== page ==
Two weeks have passed and wisdom still hasn’t arrived.  My parents’ generation has been called “The Greatest Generation.” Do you suppose wisdom enabled them to produce 30 years’ unparalleled expansion of middle class wealth and opportunity?  I can’t remember my parents being actively engaged in national or global politics, or being expected to.  Did they cause this growth or were they just lucky?

The first 20 years of their marriage were not troubled by the televised intrusion of world news—we got our first television in about 1959.  Fast forward to 2014.  The Internet not only provides live coverage of everything everywhere in the world, but you can choose coverage that reinforces your own bias.  If a little knowledge is a dangerous thing we are deafened by alarm bells.

Isaac Asimov said, “The saddest aspect of life right now is that science gathers knowledge faster than society gathers wisdom.” The modern corollary might be that the world-wide Internet is spreading information faster than we can disprove it.  We as citizens have some serious challenges to face.  We can’t succeed without sharing some beliefs.

As recently as yesterday I have seen posts on Facebook claiming that the killing of 20 students and six adults at Sandy Hook was a government hoax.  One acquaintance posted a story from somewhere that many scientists believe that climate change as caused by human activities is a hoax.

Most of the beliefs we cling to are wrong.  The morning paper has three of the nation’s recognized experts on the testing of international students debunking some myths.  The slightly below international average test results of American students do not represent a fall from the pinnacle.  They’ve never scored at the top.  Test result differences from state to state fall within margin of error.  There are no great discrepancies.  Those small margins of difference also mean there are no “successful policies” or “best practices” to be divined from test scores.

In that same morning paper America came in 11th out of 11 in quality of health care in the included industrialized nations.  Great Britain ranked first while managing to provide universal coverage at just less than half the cost per citizen.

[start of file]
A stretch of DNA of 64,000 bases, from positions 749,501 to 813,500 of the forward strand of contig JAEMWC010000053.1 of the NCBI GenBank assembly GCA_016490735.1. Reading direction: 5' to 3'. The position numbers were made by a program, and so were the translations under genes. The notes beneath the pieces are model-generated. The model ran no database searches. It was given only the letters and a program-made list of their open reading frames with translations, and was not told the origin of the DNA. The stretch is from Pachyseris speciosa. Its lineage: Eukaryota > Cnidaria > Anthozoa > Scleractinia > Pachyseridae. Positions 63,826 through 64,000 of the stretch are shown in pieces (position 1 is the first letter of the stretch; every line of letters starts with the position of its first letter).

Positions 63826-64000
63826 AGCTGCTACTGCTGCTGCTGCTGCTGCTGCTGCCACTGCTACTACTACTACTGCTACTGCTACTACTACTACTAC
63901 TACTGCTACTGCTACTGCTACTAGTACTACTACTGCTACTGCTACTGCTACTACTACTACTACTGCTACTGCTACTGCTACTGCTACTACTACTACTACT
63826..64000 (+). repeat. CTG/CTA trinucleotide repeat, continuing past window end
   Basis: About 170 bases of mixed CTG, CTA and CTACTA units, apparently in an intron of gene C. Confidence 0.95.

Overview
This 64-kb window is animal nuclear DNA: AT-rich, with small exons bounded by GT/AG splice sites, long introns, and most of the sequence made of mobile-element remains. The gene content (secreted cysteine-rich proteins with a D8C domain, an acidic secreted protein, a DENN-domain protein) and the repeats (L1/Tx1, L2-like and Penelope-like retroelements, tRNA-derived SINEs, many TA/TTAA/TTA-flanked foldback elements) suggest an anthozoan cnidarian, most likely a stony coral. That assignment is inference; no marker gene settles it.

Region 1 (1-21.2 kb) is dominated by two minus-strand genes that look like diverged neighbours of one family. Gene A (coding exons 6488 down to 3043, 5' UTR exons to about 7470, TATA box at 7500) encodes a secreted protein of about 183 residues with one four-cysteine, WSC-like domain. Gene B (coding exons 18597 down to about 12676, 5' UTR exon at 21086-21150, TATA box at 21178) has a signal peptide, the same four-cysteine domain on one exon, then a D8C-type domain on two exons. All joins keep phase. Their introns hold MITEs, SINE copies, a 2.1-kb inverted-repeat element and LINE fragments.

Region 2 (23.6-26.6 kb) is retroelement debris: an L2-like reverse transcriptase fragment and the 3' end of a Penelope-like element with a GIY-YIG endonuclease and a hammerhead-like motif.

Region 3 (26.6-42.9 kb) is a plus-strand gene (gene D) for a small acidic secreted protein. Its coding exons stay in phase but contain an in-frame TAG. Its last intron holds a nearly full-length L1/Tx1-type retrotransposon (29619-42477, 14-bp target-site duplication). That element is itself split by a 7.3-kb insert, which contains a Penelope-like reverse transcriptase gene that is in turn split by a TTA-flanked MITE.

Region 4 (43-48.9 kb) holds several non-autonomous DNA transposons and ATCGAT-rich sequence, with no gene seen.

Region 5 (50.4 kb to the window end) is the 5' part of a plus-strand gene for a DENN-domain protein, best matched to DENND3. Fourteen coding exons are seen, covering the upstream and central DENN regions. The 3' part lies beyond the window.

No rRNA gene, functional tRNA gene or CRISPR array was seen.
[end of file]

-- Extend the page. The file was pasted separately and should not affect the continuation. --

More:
Wisdom has so utterly failed me that I can’t even know who should fix these problems.  The government is us.  We elected this Congress.  If we are not satisfied with the candidates from whom we had to choose, we have to find better candidates.  There are impending decisions that will affect us for years.

The Middle East is in flames.  We must know whether to intervene and then know what level of intervention is right.  We need to have leadership that can get this right.  It will require knowledge of history, religion, geography, trade, oil politics, and global finance.  Most of us don’t have time to learn this.

“It is certainty that they possess the truth that makes men cruel.” wrote the French writer Anatole France.   Though the fact that I write in this space shows my own arrogance, I am nonetheless surprised every time at Facebook posts from people I otherwise believe reasonable.  Having strong opinions is good.  Believing that differing opinions are based on ignorance is ignorant.  It keeps our Congress from moving any legislation forward and it prevents “we, the people” from insisting that they do.

“A prig is a fellow who is always making you a present of his opinions.” – George Eliot.  That might be me.  I’m going to look up “prig,” but I suspect it may be uncomplimentary.

(Don Vowell lives in Keizer.  He gets on his soapbox regularly in the Keizertimes.)